Driving law 2021: What are the main changes this year?
From green number plates to driving in the EU, we look at what’s changing for drivers this year.
It can be hard to keep up with the latest announcements - so we’ve rounded up some changes to the law in 2021 that might affect you and your motor.
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What's changing this year?
Brexit changes to international travel
If you’re driving in the EU in your own vehicle, you’ll need a green card, your driving licence and a GB sticker on your number plate.
Your green card is proof that your car is insured, you can usually get one of these from your insurance provider.
Make sure you leave plenty of time to get one before your trip.
If you're taking your own car and your trip is less than 12 months, you'll need to take your V5C logbook with you.
If it's a car you've hired or leased, you'll need to take VE103 form which proves you can take it out of the UK.
For more information on this visit GOV.UK.
In some cases, you might need an international driving permit. Read our guide for more information.
Stricter penalties for mobile phone use
A loophole that meant people could get away with taking photos or videos while driving has been closed.
So in 2021, you can get a £200 fine and six points on your licence if you’re caught holding your phone or sat nav while you’re driving.
‘Holding’ also means scrolling through a playlist, playing a game or using social media.
READ MORE: Mobile phones, driving and the law - FAQs
Low Emission Zones postponed until 2021
Low Emission Zones are areas of a city that charge vehicles with high emissions to enter. They’re usually found in areas that have high levels of pollution.
Some Low Emission Zones were planned for 2020 but were delayed due to the coronavirus. Here’s the latest:
Birmingham’s Low Emission Zone will now go ahead this year after a delay.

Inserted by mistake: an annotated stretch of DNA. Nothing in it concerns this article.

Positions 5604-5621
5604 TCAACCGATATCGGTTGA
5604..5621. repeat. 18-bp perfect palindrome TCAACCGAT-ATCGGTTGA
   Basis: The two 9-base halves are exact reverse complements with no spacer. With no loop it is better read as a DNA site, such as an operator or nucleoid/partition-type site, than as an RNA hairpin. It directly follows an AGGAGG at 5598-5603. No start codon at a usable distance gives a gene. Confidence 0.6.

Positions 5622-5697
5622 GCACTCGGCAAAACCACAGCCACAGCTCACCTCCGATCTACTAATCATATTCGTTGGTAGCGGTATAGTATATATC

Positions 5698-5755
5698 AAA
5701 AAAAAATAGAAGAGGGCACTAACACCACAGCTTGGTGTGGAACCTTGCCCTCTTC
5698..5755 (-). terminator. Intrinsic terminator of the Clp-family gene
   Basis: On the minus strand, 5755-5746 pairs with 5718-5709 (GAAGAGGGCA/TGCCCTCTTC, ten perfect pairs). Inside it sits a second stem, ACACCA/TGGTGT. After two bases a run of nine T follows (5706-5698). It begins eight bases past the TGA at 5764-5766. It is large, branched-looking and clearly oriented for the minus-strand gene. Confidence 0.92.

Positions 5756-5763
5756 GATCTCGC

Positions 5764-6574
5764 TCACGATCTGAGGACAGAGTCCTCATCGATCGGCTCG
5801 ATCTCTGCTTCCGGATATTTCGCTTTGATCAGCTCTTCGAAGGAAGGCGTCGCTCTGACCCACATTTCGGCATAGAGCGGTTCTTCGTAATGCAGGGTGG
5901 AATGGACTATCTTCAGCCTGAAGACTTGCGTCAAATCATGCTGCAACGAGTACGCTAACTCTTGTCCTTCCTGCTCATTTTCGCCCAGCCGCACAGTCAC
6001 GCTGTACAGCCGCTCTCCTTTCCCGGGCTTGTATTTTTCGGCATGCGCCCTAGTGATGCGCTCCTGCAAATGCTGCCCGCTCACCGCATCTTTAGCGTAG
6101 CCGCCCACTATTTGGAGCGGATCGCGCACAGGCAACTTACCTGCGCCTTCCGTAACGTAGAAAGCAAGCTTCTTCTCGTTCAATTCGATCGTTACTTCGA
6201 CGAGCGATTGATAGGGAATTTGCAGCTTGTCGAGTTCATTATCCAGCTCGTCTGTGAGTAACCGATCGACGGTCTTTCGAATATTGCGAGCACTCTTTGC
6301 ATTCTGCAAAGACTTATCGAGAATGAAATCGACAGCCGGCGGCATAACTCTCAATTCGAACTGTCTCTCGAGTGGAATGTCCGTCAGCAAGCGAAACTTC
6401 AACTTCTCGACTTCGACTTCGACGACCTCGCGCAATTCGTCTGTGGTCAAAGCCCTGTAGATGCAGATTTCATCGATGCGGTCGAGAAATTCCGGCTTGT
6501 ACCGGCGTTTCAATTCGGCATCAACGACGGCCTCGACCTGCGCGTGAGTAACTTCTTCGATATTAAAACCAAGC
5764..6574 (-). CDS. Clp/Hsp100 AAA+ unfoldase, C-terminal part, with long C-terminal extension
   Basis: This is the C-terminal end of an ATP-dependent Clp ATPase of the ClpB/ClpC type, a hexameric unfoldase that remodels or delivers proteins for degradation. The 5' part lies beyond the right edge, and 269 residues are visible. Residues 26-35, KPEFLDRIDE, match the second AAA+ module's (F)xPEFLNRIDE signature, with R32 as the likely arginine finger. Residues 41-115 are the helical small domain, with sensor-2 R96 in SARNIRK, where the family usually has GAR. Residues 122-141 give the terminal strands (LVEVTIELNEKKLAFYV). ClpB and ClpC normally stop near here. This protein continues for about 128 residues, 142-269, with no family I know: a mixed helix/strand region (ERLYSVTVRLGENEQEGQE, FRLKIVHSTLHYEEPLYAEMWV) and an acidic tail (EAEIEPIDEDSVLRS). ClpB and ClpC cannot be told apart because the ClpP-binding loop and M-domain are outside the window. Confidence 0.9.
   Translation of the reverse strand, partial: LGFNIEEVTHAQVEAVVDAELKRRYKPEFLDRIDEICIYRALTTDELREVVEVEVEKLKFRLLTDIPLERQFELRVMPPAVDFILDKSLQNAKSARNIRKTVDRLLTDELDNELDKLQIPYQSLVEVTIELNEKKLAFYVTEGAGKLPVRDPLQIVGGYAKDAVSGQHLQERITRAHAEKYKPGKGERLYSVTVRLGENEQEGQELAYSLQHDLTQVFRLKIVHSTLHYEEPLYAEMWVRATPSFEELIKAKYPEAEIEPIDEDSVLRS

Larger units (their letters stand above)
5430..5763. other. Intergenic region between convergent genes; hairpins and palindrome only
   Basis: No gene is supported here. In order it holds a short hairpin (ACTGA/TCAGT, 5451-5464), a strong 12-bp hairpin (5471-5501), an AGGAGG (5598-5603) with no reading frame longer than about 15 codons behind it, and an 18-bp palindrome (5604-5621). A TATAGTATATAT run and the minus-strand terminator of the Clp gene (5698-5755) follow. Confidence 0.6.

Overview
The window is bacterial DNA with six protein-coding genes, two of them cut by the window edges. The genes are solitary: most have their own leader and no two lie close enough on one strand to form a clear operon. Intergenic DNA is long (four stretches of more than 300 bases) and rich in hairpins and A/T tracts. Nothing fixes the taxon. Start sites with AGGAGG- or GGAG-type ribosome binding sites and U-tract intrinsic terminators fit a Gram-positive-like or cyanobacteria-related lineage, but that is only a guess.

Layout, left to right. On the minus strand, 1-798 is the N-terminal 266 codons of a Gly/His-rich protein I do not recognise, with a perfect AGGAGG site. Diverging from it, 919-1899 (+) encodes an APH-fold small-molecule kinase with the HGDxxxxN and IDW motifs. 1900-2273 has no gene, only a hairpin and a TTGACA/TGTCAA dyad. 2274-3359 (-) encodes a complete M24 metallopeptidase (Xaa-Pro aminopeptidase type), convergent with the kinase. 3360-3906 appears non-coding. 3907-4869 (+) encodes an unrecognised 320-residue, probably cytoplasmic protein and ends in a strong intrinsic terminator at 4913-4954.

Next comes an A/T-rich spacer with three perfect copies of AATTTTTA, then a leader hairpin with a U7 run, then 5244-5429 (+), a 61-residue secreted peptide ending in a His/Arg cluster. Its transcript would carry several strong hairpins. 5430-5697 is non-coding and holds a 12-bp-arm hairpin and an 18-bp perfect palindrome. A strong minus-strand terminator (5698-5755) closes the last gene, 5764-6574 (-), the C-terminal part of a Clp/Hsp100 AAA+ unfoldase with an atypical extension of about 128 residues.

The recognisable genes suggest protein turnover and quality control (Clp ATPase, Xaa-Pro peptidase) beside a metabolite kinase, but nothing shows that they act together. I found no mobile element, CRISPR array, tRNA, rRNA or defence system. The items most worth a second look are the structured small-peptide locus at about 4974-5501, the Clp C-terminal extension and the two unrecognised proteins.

You can enter the zone with no charge if your vehicle is:
A moped or motorcycle
A diesel vehicle, minimum standard Euro 6
A petrol vehicle, minimum standard Euro 4
A vehicle with zero emissions (electric or hydrogen)
A low emissions vehicle
From 25 October 2021 London’s Ultra Low Emission Zone (ULEZ) will extend to create a single, larger zone bounded by the North Circular Road (A406) and the South Circular Road (A205).
You can see if your vehicle can travel in the ULEZ by using the Transport for London (TFL) vehicle checker.
Bath planned its Clean Air Zone (CAZ) for 2020, but it’s been delayed. It’ll now be implemented in March 2021.
To get into Bath free, diesel vehicles must be Euro 6 and petrol vehicles must be Euro 4 minimum.
Oxford’s Zero Emissions Zone will start in the summer of 2021, it was delayed due to the coronavirus.
Only vehicles with zero emissions will be able to drive in the zone.
Bristol’s CAZ is set to begin in spring this year. You’ll be charged around £9 to enter the zone if your diesel vehicle is Euro 5 or older or your petrol vehicle is Euro 3 or older.
MOT extension ends
Earlier this year, the Prime Minister announced an extension to MOTs. This meant that if your MOT was due between 31 March and 31 July, you wouldn’t have to get an MOT for six months.
The last date you could have an MOT extension was 31 July 2020, so if you’re in that category then you should arrange to get your MOT this month.
E10 fuel proposed for this year
A new cleaner petrol known as E10 could be rolled out in 2021.
The fuel aims to reduce carbon emissions. It's estimated that using E10 is the equivalent of taking 350,000 cars off the road.
For more information, read our guide.
Automatic Lane Keeping Systems approved
Automatic Lane Keeping Systems (ALKS) keep cars in lane automatically at low speeds. And for the first time, drivers will be able to delegate control of the vehicle.
The United Nations Economic Commission for Europe (UNECE) approved ALKS in June 2020.
The system should be introduced in spring this year, but it depends on the outcome of the safety evidence gathered between August and October 2020.
Green number plates for cars with zero emissions
Electric or zero emission car drivers will now have green number plates.
The idea behind the plates is to promote green vehicles by making them more visible.
Vehicles with these plates could access cheaper parking and free entry into Low Emission Zones.
The new plates will have a green stripe or flash on the left-hand side of the plate.
Speed limiters mandatory in new cars from 2022
Looking further ahead, in 2022, speed limiters will be mandatory in all new cars.
The speed limiter – known as an Intelligent Speed Assistant system (ISA) – alerts drivers if they’re going too fast. If the driver doesn’t slow their speed the car will intervene.
The limiter can be over-ridden in some circumstances, for example if you’re overtaking. For more information, take a look at our guide.